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 A few days , as De Vlierbeck had predicted, the public sale of all their property was inserted in the papers and placarded over the city and neighborhood. The affair made some noise, and every one was astonished at the ruin of a person whom they considered rich and miserly.  
As the sale was stated to be in consequence of his departure from the country, the gossips would have been unable to discover the genuine if the news had not come from Antwerp that De Vlierbeck had resolved to pay his debts and was wretchedly poor. The cause of his misfortune—that is to say, his liability for his brother—was known, though all the circumstances were not understood.
As soon as the publication was made, the poor old gentleman led, if possible, a more life than ever, in order to avoid explanations. Resigned to his fate, he quietly awaited the day of sale; and, although his feelings often strove to master his resolution, the constant care and encouragement of his noble-hearted daughter enabled him to encounter the fatal hour with a degree of pride.
In the mean while he received a letter from Gustave at Rome, containing a few lines for his child. The young man declared that absence from Lenora had only increased his affection, and that his only was the hope of future union with her by the bonds of marriage. But in other respects the letter was not encouraging. He said with pain that all his efforts to change his uncle's determination had, up to that time, been fruitless. De Vlierbeck did not from Lenora that he no longer had a hope of her union with Gustave, and that she ought to strive against this unhappy love in order to escape from greater disappointment. Indeed, since her father's poverty had become publicly known, Lenora was convinced that duty commanded her to every hope; yet she could not help feeling pleased and strengthened by the thought that Gustave still loved her, and that he, whose memory filled her heart, dreamed of her in his distant home and mourned her absence.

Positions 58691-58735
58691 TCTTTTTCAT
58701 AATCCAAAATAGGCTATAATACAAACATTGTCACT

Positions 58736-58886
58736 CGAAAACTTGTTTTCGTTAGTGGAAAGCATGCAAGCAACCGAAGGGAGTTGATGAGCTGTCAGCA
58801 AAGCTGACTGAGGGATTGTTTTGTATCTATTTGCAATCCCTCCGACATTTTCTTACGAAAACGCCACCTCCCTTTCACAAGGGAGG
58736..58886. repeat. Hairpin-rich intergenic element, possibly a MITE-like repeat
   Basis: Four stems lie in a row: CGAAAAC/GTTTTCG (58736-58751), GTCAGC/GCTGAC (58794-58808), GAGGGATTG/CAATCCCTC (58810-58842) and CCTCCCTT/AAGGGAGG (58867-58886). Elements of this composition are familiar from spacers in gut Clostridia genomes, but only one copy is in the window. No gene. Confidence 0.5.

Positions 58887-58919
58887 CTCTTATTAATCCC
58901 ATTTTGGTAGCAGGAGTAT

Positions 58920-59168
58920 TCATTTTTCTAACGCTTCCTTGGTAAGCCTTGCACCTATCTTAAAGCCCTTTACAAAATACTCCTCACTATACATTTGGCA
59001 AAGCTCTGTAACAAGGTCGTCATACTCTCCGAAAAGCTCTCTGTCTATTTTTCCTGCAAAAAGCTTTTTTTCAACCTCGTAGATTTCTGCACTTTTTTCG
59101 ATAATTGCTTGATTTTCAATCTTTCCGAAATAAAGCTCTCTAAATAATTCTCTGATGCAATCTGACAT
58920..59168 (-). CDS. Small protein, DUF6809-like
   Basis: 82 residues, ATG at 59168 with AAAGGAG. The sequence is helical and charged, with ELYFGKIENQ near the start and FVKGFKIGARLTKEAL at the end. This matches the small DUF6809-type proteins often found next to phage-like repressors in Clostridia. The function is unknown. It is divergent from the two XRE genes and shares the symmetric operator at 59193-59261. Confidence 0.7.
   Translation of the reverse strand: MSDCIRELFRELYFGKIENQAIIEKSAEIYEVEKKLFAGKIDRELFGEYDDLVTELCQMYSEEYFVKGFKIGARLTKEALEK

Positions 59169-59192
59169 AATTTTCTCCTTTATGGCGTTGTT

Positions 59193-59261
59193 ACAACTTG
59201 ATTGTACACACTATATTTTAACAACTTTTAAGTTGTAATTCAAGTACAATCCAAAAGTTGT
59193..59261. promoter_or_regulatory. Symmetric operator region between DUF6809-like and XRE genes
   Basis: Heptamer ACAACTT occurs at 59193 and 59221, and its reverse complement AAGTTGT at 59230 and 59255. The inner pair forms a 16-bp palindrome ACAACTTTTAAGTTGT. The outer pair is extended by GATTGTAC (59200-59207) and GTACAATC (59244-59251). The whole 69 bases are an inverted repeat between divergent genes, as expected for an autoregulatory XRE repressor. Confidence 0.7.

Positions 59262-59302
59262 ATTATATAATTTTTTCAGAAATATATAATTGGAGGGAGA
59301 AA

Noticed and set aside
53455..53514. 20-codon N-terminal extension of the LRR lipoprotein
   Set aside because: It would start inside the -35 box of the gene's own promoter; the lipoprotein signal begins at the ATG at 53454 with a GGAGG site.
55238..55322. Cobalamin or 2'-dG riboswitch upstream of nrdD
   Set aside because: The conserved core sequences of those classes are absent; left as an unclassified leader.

She kept her promises to him faithfully. How often did she pronounce his name in the of that garden! How often did she sigh beneath the catalpa, as if anxious to trust the winds with a message of love to other lands! In her lonely walks she repeated his tender words; and often did she stop at some well-remembered spot where he had blessed her with a tender word or look.
But poor De Vlierbeck was obliged to undergo additional pain; for, as if every misfortune that could him was to be accumulated at that moment on his head, he received from America the news of his brother's death! The unfortunate wanderer died of in the near Hudson's Bay. The poor gentleman wept long and bitterly for the loss of a brother whom he tenderly loved; but he was soon and roughly turned aside to encounter the of his own fate.
The day of sale arrived. Early in the morning Grinselhof was invaded by all sorts of people, who, moved by curiosity or a desire to purchase, overran every nook and corner of the house, examining the furniture and estimating its value.